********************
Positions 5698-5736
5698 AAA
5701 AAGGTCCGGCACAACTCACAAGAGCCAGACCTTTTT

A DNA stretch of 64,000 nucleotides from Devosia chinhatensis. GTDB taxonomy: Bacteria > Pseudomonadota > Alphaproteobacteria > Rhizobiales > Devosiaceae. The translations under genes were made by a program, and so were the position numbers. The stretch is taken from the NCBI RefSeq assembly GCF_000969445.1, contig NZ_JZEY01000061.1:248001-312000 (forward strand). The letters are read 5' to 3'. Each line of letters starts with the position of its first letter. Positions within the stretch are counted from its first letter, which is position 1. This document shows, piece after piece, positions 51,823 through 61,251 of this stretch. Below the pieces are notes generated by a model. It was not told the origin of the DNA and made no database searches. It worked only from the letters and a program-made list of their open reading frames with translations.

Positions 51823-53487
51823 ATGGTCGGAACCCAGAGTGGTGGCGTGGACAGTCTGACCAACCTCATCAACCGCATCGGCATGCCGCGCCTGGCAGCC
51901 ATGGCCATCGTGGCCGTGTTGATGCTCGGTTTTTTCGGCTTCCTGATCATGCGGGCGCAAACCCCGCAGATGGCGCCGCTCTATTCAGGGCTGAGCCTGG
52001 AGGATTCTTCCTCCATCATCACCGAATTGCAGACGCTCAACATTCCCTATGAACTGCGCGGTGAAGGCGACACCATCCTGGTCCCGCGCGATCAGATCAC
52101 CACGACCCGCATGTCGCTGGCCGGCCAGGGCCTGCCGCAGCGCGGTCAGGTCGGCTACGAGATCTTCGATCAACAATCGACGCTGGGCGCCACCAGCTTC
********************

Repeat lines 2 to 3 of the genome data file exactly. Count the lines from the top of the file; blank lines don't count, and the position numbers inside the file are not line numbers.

5698 AAA
5701 AAGGTCCGGCACAACTCACAAGAGCCAGACCTTTTT